[0018] According to another aspect of file invention, there is provided a recombinant, sporulation deficient, thermophilic Bacillus which grows at greater than 50° C. The Bacillus is preferably not B. licheniformis.

[0019] A second aspect of the present invention relates to a method of producing ethanol using bacteria of the invention maintained under suitable conditions.

[0020] The method may be operated at a temperature between 40-75° C.; preferably at a temperature of 52-65° C.; most preferably at a temperature of 60-65° C.

[0021] The present invention also relates to a method of producing L-lactic acid using strain LN.

[0022] The present invention also provides a nucleic acid molecule comprising the lactate dehydrogenase promoter of strain LN (NCIMB accession number 41038). The sequence of a nucleic acid molecule comprising the lactate dehydrogenase promoter of strain LN is shown in FIG. 7, Preferably the nucleic acid molecule comprises a functional fragment of the nucleic acid sequence shown in FIG. 7. A functional fragment is defined as a fragment that function as a promoter and enables the expression of an operably linked gene.

[0023] The present invention also provides plasmid pFC1. The structure of this plasmid is shown schematically in FIG. 8.

[0024] The present invention also provides plasmid pFC1-PDC1. The structure of this plasmid is shown schematically in FIG. 9.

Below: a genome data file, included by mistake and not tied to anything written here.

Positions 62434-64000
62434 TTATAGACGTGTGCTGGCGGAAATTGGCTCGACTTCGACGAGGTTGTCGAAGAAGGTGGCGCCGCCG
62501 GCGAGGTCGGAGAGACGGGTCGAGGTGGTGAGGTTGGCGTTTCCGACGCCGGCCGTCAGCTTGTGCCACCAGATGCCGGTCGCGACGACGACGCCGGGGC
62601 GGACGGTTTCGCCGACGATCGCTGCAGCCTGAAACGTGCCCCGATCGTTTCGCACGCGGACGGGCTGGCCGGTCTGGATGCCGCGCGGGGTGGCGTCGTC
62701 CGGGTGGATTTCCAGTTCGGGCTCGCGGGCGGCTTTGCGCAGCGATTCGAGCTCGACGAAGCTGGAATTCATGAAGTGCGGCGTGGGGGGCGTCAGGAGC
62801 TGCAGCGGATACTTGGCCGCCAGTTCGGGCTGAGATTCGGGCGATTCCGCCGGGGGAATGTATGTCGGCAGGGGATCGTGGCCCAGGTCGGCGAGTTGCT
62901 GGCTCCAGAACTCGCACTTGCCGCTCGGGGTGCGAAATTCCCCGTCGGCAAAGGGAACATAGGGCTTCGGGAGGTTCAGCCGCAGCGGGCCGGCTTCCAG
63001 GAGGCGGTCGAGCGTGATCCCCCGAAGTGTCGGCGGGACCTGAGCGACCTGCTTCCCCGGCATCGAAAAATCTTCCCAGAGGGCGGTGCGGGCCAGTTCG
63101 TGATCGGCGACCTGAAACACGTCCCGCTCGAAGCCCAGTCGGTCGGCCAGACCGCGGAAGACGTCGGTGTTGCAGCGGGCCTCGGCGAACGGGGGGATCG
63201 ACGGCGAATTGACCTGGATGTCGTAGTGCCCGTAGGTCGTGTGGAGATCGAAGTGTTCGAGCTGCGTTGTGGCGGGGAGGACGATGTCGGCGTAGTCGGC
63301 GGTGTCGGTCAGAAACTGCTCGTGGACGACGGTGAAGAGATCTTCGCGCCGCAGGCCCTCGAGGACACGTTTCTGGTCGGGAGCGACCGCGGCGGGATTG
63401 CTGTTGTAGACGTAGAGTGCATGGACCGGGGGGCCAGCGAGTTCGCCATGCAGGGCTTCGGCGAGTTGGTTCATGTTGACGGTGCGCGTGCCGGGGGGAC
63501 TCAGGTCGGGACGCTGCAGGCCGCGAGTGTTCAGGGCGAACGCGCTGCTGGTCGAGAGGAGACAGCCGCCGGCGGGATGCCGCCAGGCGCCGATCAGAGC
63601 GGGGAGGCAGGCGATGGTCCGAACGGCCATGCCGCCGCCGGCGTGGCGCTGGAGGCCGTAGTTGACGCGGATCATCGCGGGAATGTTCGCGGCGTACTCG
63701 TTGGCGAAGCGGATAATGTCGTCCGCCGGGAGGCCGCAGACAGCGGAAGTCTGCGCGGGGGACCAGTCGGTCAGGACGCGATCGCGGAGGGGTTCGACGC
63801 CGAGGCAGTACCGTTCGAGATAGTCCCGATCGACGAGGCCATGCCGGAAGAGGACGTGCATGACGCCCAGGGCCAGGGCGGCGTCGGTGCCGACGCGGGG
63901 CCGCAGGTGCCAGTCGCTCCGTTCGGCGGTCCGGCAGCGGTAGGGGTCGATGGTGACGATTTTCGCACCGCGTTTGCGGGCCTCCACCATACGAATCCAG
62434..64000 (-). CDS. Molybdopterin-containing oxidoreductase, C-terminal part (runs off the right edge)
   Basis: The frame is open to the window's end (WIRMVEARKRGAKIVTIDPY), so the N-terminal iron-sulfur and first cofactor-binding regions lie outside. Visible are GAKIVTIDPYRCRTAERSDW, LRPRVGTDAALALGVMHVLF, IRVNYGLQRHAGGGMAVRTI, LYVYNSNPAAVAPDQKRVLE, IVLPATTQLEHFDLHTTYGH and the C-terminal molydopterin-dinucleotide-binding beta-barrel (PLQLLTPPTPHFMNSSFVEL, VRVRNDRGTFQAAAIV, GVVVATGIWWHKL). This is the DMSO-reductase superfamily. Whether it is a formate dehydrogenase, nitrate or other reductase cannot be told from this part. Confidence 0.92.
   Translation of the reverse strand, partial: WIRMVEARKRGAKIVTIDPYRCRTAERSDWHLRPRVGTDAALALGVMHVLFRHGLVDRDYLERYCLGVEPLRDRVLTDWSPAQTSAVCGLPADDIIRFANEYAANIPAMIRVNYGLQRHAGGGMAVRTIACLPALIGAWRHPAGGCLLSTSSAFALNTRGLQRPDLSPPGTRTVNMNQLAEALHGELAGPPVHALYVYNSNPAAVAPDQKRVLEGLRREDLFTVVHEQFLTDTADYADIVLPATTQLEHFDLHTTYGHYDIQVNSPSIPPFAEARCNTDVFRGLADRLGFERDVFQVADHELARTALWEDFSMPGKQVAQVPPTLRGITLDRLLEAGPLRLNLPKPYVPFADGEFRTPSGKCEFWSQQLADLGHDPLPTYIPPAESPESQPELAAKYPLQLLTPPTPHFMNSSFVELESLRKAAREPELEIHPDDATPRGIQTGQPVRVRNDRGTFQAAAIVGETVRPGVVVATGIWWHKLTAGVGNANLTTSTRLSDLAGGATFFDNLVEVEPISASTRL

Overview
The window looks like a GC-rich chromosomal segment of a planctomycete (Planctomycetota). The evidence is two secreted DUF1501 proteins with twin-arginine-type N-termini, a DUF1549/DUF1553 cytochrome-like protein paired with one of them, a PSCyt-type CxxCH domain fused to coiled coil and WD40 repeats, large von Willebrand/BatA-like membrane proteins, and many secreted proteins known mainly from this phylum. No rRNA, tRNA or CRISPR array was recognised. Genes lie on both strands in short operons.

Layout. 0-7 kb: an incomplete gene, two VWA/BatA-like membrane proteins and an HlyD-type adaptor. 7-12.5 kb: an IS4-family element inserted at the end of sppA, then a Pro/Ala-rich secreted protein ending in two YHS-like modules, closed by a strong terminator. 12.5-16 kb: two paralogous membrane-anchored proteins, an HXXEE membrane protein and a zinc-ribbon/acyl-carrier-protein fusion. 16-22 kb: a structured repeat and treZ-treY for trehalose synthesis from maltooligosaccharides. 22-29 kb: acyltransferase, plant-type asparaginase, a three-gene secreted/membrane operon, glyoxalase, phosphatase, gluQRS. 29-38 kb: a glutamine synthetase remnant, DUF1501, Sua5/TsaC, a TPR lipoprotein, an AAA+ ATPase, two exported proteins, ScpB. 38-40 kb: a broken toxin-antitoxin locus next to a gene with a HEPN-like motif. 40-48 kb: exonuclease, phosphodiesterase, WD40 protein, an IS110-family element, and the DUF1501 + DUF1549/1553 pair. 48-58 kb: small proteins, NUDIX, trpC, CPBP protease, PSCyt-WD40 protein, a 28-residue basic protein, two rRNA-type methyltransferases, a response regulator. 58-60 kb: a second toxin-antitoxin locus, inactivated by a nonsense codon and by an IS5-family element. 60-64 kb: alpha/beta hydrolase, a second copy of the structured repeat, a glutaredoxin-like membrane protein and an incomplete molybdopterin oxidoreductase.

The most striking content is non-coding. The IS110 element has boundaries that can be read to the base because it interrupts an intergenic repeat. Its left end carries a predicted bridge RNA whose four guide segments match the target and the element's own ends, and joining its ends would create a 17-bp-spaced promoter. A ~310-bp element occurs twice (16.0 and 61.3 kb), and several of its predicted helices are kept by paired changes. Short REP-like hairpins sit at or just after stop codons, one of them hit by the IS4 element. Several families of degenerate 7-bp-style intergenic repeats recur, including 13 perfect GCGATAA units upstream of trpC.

[0025] The production of recombinant bacteria in accordance with the invention will now be described, by way of example only, with reference to the accompanying drawings, FIGS. 1 to 10 in which:

[0026] FIG. 1 is a schematic representation showing the production of bacterial strains of the invention;

[0027] FIG. 2 illustrates the metabolic pathway whereby sugars are metabolised to produce ethanol by bacterial strains of the invention;

[0028] FIG. 3 is a schematic representation illustrating the method of LDH gene inactivation by single crossover recombination;

[0029] FIG. 4 is a schematic representation illustrating the method of LDH gene inactivation by double crossover recombination;

[0030] FIG. 5 is a schematic representation illustrating the method of LDH gene inactivation and heterologous gene expression by double crossover recombination;

[0031] FIG. 6 provides details about the PDC gene and promoter construct;

[0032] FIG. 7 provides sequence data about the LDH promoter from Bacillus LN;

[0033] FIG. 8 is a schematic diagram of the replicative plasmid pFC1;

[0034] FIG. 9 is a schematic diagram of the PDC construct 2 cloned into the pFC1 plasmid; and

[0035] FIG. 10 shows the construction of an artificial PDC operon.